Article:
Bouncer regulations shelved for two years
Shelved Bill recommended all bouncers be insured
The creation of an authority to regulate bouncers was a proposal included in an overhaul of existing legislation presented to government two years ago, MaltaToday has learnt.
The detailed Bill was presented to then home affairs minister Carmelo Abela on the eve of the 2017 election with no time to be actioned. But it remained shelved even afterwards, with a spokesperson for Home Affairs Minister Michael Farrugia saying the Bill is being “redrafted”.
The proposed legislation seen by MaltaToday was made in the aftermath of the PlusOne incident in Paceville that saw scores of young people injured. That incident happened exactly four years ago.
The Bill had called for different licencing arrangements for bouncers and security personnel, a requirement for personnel to be covered by insurance, and separate legislation for wardens.
The draft law sought to address, among others, the issue of unlicensed bouncers that was flagged by a magisterial inquiry into the PlusOne incident.
The ministry did not indicate whether key proposals in the original Bill will be kept but insisted that discussions with various stakeholders are currently underway. “The Bill is in an advanced stage and will soon be presented to the government,” the spokesperson said.
The need for better legislation to regulate bouncers came to the fore again last month when a bouncer working at one of the popular Paceville nightclubs was caught on CCTV beating a Polish man outside the venue.
The footage published by the national broadcaster showed the assailant kicking the man in the head while he was on the ground and knocking him unconscious.
The Serbian bouncer was charged in court with grievously injuring and endangering the life of the Polish victim, working as a security guard without a licence, threatening the man, exceeding the limits of provocation and breaching the peace.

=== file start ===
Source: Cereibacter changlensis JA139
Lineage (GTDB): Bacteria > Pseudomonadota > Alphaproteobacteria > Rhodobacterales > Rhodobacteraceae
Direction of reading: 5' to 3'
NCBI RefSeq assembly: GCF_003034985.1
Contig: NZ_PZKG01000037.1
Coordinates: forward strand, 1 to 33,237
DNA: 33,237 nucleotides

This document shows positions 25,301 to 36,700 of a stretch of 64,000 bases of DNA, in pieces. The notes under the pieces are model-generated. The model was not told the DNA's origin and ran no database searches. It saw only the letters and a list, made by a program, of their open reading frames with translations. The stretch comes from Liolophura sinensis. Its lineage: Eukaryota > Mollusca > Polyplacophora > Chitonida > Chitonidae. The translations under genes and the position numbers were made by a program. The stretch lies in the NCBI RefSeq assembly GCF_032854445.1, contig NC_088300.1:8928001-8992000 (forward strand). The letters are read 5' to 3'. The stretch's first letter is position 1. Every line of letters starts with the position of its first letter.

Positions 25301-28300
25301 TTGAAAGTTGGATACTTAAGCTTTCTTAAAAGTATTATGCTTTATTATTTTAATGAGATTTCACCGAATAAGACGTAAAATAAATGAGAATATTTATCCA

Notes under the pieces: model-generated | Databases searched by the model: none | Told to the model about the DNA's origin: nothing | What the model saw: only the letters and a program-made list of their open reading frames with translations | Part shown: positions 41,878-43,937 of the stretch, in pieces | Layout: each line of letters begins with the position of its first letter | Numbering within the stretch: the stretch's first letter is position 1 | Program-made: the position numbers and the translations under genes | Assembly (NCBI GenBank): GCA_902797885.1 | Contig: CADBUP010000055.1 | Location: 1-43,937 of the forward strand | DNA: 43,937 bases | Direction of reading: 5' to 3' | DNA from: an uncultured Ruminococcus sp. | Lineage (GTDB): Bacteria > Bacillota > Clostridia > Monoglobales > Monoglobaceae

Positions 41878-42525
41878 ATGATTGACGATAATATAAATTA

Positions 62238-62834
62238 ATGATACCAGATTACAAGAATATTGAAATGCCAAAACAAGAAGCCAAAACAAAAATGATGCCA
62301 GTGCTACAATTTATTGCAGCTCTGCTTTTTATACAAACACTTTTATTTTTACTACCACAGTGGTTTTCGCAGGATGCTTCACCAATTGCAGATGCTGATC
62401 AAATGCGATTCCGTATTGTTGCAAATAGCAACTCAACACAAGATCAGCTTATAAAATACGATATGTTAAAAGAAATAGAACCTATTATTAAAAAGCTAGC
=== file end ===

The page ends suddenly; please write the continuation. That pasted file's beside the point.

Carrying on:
The savage attack caused outrage and rekindled memories of the PlusOne incident four years ago when 74 youths were hospitalised after a stampede caused by pepper spray sprayed inside the club.
A magisterial inquiry into the shocking incident found that among other shortcomings, the club owner had employed unlicensed security guards, some of whom were listed as customer care officials.
In the aftermath of the PlusOne incident the home affairs ministry at the time had tasked experts to draw up new legislation regulating bouncers and security personnel.
The Bill proposed the setting up of a regulatory authority that would not only issue licences but also monitor the activities of people involved in the security industry.
Four different types of licences were suggested: private guard, a driving specialised guard, a non-driving specialised guard and a private guard at a place of entertainment.
Anyone issued with a licence would have to be covered by an indemnity insurance, which would cover any damage, injury or death caused by the negligence of the individual.
The proposal listed different penalties, including those for the use of excessive force.
It also outlined the training courses the individual had to take before being issued with a licence.
The draft presented to the ministry included a detailed breakdown of course material to be covered. This included training on how security personnel should address difficult situations without the use of excessive use and how and when minimum force should be used.
The Bill also established penalties for those working in the sector, including a €25,000 fine and prison term not exceeding one year for those caught working as security guards without the relevant licence.
Excessive force will be penalised under the draft law, with a fine not exceeding €2,000 and a prison term not exceeding 12 months.
It remains unclear whether these proposals have been kept in the latest ‘redrafting’ exercise.
Figures for 2019 show that five bouncers were caught working without a licence. This contrasts with statistics for 2016, the first year after the PlusOne incident, when 20 bouncers were caught working without a licence.
Figures by the police licensing unit show that there are 105 licensed bouncers working in Malta, a figure that was deemed “too low” by the president of the Chamber of SMEs’ tourism and hospitality section, Philip Fenech.
In an interview with sister publication BusinessToday, Fenech reiterated the need for proper regulation of the security sector and better enforcement of the rules.